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Washington - required actions not payed for?

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  • Washington - required actions not payed for?

    I work for a non-ambulatory medical transportation company in Washington. There are some questions in the way we are paid and requirements they have imposed on all the drives that I need some clarifications on. The following is a list of items I hope someone can enlighten me on as it pertains to labor law and whether or not this company can in fact do this.
    1. At what moment are we considered on the clock?
      Example: My first client is due to be picked up at 9 am. The trip to their residence takes 20 minutes from the office (remember this is the first client of the day) which means we have to leave the office no later than 8:40 am. We are required to do a vehicle inspection which takes @ 10 minutes if done correctly. This means we have to take possession of the vehicle no later than 8:30.

      Problem: This employer looks at the time we pick the client up, in this case 9 am, then subtracts 15 minutes and that is our starting time which again in this case would be 8:45. There are times that we have clients that live 30 minutes up to 50 minutes away. No matter, the employer still subtracts 15 from pick up.

      Question(s): Is this even legal? We still are required to do the inspection and can be written up for it if we don't but since that is on our time how is that possible? Logic dictates that once we take possession of the vehicle in the morning that would be out starting time. Thoughts??
    2. Lunches
      Example: During the day we could have times during the day that we are on standby. Basically, if there are no rides available once we drop off a client, we are told to take a break. We are never given the amount of time we might be on standby either. We still have the vehicle and are still in uniform. Sometimes last from just 10 minutes to 2 hours (on rare occasions). There are times when we have two or three standby times a day depending on the schedule.

      Problem: When looking at the times they calculate our time worked for the day, they take out an hour for lunch. The major problem is there are no dedicated time to take lunch. We have to take our lunches with us in hopes we have time to eat it. I have never had the opportunity actually go to even a fast food joint because every time i have tried, I get a radio call a client is ready. This means there is no way I could have lunch at a sit-down type restaurant.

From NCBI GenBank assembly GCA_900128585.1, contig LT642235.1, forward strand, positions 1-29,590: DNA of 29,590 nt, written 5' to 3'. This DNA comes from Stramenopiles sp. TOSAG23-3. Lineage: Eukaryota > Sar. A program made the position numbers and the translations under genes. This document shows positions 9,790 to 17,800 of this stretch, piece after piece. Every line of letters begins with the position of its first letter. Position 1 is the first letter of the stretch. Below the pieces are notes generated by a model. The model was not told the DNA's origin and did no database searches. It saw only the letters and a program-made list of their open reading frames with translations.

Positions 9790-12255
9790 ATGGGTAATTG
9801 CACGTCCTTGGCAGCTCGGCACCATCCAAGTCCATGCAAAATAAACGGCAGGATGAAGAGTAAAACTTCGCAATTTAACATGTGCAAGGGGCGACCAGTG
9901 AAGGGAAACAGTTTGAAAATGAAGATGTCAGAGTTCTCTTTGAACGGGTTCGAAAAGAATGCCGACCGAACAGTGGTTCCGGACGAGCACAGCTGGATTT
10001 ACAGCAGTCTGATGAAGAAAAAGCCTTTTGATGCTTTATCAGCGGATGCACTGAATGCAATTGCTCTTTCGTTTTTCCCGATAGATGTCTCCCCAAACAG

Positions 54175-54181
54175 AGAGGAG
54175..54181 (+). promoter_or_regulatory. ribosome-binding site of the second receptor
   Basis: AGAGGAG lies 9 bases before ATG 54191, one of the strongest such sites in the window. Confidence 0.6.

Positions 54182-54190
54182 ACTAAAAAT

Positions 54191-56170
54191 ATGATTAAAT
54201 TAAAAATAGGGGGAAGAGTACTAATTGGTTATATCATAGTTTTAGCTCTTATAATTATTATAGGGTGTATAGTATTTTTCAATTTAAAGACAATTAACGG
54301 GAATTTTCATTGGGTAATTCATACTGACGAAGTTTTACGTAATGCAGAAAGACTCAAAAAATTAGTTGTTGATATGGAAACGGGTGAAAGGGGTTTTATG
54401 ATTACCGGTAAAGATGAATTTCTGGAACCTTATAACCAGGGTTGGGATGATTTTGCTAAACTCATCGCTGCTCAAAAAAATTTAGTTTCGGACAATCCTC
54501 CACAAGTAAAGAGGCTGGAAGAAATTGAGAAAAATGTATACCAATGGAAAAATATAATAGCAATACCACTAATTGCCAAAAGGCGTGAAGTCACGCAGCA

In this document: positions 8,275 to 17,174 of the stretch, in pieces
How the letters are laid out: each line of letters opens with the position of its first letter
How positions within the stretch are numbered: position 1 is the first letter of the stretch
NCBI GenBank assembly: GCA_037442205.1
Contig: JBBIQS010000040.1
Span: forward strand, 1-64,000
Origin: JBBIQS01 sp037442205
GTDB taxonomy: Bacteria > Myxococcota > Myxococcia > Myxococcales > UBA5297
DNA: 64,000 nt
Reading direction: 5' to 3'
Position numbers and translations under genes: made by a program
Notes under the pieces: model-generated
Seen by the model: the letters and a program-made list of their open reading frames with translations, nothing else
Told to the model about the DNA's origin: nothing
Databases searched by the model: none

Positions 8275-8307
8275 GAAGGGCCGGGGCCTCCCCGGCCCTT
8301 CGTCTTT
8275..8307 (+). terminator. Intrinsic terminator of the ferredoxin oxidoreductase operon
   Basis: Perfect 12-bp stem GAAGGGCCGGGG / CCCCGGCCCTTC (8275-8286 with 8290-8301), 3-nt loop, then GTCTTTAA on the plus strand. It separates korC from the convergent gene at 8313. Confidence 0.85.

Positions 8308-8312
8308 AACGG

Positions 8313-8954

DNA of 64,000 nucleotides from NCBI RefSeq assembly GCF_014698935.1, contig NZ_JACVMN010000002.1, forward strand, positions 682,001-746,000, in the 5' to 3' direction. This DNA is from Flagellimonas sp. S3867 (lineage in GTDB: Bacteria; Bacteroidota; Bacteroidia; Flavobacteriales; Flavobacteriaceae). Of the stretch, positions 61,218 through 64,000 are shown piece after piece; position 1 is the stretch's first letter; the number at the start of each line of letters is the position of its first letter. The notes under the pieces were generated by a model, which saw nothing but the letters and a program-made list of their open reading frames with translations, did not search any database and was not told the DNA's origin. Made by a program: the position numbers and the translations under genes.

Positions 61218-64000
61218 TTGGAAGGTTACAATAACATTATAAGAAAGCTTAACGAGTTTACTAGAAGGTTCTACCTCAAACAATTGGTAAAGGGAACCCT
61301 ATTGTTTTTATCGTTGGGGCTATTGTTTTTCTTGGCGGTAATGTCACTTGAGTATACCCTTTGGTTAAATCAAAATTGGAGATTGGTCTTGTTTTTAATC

Question: Can they take an hour off our time for lunch when we are required to remain available at a moments notice to pick up a client? It was my understanding that all employers are required to give employees either one full hour for lunch or a 30 minute lunch and two 158 minute break if that employee works 8 hours or more each day. Am I wrong??
    3. Gas up vehicles
      Example: My last client drop off is at 5:30 pm. It takes 10 minutes to get to the gas station we are required to use and fill the vehicle with gas. Afterwards, they have provided a 'Gas Log' we are required to fill out giving details of the fill ups (time, vehicle number, gals, total cost and pump number). The fill up process and the log being filled out takes about 10 minutes. At that point we leave the station and head back to the office.

      Problem: Again in reviewing the sheets they determine our working times for each day, they stop calculating our time at the given time of our last drop off. In the example, this means I stopped getting paid at 5:30, meaning gassing up their vehicle and filling out the log is on my personal time.

      Question: Since I still have possession of the vehicle and still in the execution of my required job duties, shouldn't I be paid for this added time? Never fails however, this time has never been counted as time worked.
    4. Returning to the Office
      Example: After the above example of filling the vehicle with gas, the trip back to the office takes @ 10 minutes. So 20 minuted to get to the station and get gas, then another 10 minutes to the office adds up to 30 minutes each and every day I and all the drivers are not getting paid.

      Question: I am pretty sure this is not legal in terms of labor law but I want the feed back for you all before proceeding. Am I way out on a limb here or does this sound like we are getting shorted at least 2.5 hours a week just in gassing and returning a vehicle each week?
    5. Cleaning the vehicles
      Example: This one takes the cake but the other drivers are letting it happen but that doesn't make it right. This employer requires us to clean the vehicle we drive each and every week. They want us to wash the outside and the inside as well as vacuum the carpets too. The kicker is they want us to take it to a car wash and want us to pay for it. If we don't want to take it to a car wash the give us a bucket, no hose mind you, and a shop vacuum to be done at the office. The office location is not practical because you have to fill the 5 gal bucket up as a small bathroom sink with cups. In my mind they make it so difficult to do it at the office that you just take it to a car wash to make it easier.